The hunt for autonomous machines and technologies is not new. In the construction industry, autonomy can aid in repetitive construction tasks that may result in an overuse injury. Now more than ever, manufacturers are searching for ways to boost safety and efficiency using automated solutions.

Today, there is substantial observation happening at the job site level to identify the “jobs-to-be-done” that semi-autonomous and eventually fully autonomous equipment will be the solution for. There’s still a lot of work to be done in this area before we see the mainstream use of fully autonomous solutions.
The Digitally Powered Customer

These days, everything is connected to the internet, including equipment and other construction-related devices. Because of this, all the associated data is moving to the cloud, making real-time data and information accessible anytime and anywhere.

And technology isn’t stopping, these tools are only continuing to grow in popularity. In fact, many consider the job site of the future to be about two-way, interactive communication. Two-way communication links equipment to operators, remote third parties and other machines on the construction site to automate certain functionalities, speed [up] documentation, deliver information for crews to make faster, more accurate decisions and enable technicians to access information that increases machine uptime.

New Ways of Working
Consequences of the pandemic have forced dramatic changes throughout the construction industry, like new safety protocols, a workforce shortage and demand outpacing supply.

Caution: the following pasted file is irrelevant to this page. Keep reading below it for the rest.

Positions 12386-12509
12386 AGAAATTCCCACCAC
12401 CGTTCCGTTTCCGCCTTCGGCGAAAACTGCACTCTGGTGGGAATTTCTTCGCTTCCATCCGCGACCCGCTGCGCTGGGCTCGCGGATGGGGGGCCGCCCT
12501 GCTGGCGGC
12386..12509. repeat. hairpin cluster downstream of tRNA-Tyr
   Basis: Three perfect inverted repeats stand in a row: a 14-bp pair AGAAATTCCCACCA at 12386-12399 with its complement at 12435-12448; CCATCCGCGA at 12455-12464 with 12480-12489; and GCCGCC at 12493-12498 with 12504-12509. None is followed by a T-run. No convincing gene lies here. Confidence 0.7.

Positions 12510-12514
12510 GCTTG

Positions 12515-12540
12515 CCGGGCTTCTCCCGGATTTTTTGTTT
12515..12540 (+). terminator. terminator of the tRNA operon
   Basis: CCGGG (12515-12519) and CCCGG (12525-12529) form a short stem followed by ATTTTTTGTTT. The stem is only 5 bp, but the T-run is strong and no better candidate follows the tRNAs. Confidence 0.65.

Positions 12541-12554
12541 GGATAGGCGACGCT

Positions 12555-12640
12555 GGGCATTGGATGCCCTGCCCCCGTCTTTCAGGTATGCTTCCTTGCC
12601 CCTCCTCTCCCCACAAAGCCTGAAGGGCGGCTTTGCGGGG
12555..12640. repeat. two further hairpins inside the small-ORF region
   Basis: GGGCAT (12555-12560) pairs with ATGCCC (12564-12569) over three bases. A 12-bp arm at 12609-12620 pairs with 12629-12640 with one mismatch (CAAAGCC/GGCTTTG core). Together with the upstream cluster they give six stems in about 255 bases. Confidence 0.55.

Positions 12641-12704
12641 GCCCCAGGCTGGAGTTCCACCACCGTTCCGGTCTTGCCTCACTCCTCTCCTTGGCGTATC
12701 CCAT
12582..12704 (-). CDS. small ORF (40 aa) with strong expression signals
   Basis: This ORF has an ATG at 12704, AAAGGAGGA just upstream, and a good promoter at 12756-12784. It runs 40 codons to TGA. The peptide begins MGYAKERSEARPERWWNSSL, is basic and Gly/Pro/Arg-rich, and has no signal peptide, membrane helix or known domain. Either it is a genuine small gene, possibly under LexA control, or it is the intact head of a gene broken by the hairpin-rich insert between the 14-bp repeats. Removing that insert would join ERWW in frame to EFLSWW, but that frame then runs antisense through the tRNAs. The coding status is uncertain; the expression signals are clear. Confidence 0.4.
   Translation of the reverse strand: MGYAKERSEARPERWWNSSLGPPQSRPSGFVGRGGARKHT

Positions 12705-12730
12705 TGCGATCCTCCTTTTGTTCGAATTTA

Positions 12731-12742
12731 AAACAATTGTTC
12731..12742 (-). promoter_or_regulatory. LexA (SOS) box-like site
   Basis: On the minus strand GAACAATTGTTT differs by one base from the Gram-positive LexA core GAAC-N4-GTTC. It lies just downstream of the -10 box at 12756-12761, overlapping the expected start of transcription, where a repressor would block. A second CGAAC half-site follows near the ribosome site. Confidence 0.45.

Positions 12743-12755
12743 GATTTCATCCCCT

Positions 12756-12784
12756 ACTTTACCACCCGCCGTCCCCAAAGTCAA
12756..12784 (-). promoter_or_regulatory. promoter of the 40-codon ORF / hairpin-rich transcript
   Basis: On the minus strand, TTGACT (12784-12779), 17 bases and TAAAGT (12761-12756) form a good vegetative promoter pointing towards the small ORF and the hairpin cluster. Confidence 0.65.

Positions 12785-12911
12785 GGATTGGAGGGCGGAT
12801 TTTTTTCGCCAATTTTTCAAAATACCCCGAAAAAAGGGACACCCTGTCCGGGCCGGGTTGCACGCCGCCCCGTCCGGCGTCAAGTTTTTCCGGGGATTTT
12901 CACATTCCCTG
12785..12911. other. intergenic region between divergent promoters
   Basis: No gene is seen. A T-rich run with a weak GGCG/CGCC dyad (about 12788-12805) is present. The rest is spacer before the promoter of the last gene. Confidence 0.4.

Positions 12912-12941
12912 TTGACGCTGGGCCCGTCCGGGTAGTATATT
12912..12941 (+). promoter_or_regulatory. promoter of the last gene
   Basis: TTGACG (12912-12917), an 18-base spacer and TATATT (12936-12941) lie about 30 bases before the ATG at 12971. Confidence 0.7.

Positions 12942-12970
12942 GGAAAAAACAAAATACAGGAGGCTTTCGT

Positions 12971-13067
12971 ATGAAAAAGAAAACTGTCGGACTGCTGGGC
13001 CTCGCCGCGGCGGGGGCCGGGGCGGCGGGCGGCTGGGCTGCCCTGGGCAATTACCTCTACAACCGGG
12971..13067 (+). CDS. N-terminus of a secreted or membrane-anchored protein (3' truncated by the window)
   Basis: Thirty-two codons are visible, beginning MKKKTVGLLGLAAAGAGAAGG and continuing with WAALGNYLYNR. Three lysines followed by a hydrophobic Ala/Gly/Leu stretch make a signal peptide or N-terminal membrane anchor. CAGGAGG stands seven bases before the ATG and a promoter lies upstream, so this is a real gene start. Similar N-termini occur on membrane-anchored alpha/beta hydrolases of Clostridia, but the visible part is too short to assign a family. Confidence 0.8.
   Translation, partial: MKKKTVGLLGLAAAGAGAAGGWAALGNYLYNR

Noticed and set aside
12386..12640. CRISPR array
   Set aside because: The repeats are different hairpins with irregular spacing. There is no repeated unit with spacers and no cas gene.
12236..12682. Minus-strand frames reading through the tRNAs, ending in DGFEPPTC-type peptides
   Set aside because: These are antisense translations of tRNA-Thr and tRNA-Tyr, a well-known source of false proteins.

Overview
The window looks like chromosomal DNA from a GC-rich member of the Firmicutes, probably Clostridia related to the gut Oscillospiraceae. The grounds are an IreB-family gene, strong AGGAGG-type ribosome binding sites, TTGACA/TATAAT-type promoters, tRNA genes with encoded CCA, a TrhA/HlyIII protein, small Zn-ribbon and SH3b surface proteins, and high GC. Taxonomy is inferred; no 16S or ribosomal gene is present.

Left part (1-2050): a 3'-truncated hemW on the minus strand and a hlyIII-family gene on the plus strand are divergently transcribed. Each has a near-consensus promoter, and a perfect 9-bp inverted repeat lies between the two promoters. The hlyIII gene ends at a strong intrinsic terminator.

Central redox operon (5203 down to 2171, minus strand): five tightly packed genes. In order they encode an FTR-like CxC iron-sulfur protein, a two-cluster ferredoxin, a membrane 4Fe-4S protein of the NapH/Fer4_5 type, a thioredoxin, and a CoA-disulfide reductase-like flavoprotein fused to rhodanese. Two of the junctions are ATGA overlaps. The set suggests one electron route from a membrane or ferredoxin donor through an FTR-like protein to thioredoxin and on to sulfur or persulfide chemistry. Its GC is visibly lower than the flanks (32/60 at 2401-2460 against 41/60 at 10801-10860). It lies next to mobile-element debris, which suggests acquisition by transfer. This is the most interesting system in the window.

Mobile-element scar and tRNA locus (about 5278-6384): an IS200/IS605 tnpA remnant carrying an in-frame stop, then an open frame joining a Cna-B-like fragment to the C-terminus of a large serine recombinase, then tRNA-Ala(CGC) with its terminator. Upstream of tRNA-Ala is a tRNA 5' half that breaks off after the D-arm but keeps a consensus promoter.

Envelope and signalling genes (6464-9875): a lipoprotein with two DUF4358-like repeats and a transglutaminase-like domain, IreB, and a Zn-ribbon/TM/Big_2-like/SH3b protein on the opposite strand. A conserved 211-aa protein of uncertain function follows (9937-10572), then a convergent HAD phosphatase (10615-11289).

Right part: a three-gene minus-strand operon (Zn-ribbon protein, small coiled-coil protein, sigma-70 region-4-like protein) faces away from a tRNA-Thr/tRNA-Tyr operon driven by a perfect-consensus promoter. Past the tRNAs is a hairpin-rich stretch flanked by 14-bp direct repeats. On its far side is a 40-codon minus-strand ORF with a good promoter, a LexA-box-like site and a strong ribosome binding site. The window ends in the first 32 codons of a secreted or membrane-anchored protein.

As a result, businesses have had to reinvent themselves to be prepared for the future. That reinvention has led to a new influx of remote and hybrid work. In fact, with the ever-present labor shortage and skills gap affecting the industry, the rise in working remotely has caused an increase in the pool of qualified candidates, as well as shrunk it considerably as workers want more flexibility to look outside the industry.

This has inspired many businesses to invest in technologies that inspire close connection and virtual meetings, as collaboration has proved to be key in remote work. Employees, regardless of age, need digital capabilities to help them thrive — opening the door for innovative new tools and technologies.

As these new megatrends pave the way for the job site of the future, JLG is committed to being at the forefront of this transformation, pushing the boundaries of possibility and redefining what’s possible. To learn more, download our whitepaper “5 New Global Megatrends Impacting the Industry” by clicking here.